Tom Corbia spent the past 40 years teaching in various schools in Port Chester-Rye Union Free Public School before .
After retiring, however, Corbia realized he wanted to keep working with kids and so he ran for a spot on the board of education. In Tuesday’s election, he’s one of three people up for two open spots on the board along with current board members Blanca Lopez, the current president, and Jim Dreves.
“I loved being involved with the children. It was a lifelong venture,” said Corbia, who taught in every school in the district. “I just wasn’t ready to cut it short, and I wanted to give back to the community. I spent 40 years here in Port Chester and I’ve cherished every minute of it. I just want to continue helping out children in need.”
When friends said he’d make a good member of the school board, it was the first he ever thought about running. He said if they helped him run, he’d go for it, and so he began his first campaign for public office. He said he doesn’t regret it at all.
“I’ve met some wonderful people,” Corbia said. “I promised myself when I got around to the individual groups and many of the people I didn’t know, I said I’d be a good listener. I took mental and physical notes. And that’s what I did. I met with them, listened to what they were saying and let them know that if I was elected, I’d work tirelessly in getting these issues resolved.”
Corbia added that a lot of groups were focused on some of the same issues, such as bringing back the 13.5 reading positions that were eliminated in the proposed budget.
“The best chance to get our kids to where they need to be is to get those teachers back,” Corbia said.
Another big issue facing the board is mandates, especially those that are unfunded or under-funded. Corbia said everyone knew all the state mandates would catch up with the district, and it appears they are there now. With all the state mandates, he said schools don’t have enough money to fund other programs and the state needs to “let the schools breath a little bit.”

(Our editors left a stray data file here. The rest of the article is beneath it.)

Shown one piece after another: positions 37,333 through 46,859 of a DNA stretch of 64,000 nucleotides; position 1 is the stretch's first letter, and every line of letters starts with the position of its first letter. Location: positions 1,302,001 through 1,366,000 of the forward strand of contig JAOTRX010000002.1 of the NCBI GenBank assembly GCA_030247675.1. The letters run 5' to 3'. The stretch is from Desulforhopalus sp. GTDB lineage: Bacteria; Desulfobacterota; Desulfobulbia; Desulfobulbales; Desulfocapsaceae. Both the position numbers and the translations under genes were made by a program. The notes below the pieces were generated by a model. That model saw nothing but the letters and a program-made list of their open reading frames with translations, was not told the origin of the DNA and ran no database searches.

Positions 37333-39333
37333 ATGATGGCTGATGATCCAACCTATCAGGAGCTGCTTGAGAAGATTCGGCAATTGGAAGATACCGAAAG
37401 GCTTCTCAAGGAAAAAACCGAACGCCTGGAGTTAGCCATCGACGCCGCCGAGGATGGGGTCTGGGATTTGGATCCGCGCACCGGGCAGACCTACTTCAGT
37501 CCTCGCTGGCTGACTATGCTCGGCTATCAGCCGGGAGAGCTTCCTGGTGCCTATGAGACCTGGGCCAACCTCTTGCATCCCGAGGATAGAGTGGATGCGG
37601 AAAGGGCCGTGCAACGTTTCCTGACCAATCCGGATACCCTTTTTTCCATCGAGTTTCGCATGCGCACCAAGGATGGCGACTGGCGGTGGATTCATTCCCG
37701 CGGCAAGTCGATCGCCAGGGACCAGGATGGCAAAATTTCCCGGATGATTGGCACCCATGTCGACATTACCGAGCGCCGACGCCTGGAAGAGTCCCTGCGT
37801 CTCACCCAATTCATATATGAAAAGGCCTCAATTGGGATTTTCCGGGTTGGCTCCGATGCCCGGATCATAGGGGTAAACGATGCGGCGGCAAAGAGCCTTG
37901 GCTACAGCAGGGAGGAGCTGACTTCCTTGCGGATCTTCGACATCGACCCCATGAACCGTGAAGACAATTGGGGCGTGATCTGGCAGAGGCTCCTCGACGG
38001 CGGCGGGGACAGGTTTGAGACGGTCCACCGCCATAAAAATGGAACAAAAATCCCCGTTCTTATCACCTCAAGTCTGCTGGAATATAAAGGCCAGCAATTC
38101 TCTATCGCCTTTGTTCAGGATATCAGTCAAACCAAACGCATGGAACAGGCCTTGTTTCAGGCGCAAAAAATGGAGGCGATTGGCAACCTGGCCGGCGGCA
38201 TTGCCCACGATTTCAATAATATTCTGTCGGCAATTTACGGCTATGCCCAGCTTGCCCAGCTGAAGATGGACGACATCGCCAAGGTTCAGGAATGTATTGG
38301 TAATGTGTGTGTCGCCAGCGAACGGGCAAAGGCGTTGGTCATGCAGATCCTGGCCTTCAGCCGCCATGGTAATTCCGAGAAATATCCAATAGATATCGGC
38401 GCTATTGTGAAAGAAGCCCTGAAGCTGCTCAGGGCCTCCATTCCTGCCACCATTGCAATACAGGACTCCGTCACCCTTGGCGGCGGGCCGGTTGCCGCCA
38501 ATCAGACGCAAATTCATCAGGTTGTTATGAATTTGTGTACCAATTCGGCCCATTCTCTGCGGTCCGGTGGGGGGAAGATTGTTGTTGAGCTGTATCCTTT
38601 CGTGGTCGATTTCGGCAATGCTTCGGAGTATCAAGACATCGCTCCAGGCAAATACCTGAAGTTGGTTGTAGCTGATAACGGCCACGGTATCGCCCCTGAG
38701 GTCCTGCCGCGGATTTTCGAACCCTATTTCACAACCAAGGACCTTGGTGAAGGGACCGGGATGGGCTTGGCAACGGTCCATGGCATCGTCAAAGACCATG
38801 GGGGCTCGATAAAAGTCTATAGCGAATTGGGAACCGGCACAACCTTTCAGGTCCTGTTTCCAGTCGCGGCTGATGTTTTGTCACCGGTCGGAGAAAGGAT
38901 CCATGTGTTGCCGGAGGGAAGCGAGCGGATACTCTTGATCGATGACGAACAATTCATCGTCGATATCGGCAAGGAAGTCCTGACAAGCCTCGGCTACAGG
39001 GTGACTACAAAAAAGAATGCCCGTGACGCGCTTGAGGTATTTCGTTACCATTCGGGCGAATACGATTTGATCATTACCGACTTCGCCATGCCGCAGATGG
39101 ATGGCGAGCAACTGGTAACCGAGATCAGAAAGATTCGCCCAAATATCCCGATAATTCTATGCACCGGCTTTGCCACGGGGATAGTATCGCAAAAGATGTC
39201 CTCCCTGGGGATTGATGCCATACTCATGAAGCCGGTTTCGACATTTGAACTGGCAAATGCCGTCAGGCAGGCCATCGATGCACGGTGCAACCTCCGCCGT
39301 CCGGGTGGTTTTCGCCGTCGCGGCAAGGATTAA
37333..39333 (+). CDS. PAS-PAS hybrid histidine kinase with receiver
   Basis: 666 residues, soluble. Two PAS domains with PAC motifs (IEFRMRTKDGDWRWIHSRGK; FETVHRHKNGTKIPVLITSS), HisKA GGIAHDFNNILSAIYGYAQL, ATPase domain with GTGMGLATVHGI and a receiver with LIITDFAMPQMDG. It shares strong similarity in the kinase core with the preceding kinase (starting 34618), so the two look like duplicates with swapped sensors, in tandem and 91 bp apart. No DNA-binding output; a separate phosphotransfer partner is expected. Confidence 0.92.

Corbia said a lot of groups are also concerned with the ongoing negotiations between the district and the teachers union. At a school board meeting, Corbia said one person from each side should be locked in a room until they work something out. He said the talks have gone on too long, and they need to get this done already, especially if the teachers all agreeing to use the same health plan can save the district enough money to bring back the reading teachers.
“The contracts are not settled and that’s a priority,” he said. “If it’s not a priority, I’ll make it a priority if I’m elected to the board.”
He also thinks there should be a complete audit run on each school to see if there is anything duplicated or that can be combined. More than that, Corbia thinks the entire district just needs to work together. If things don’t improve, some possible programs for cuts include band and athletics, both of which have a large number of parents come out to fight for them. He said hopefully it doesn’t get to that point, but it’s important for the district to come together.
“Every single entity, we all have to be together,” he said. “Everyone’s got to hold hands.”
Between his time in the classroom and his discussions with various groups in the district, Corbia feels he’s ready to join the board.
“The time is there, the experience is there. I want to make it happen,” he said. “My only agenda is the kids. All the adults need to be put on the back burner.”
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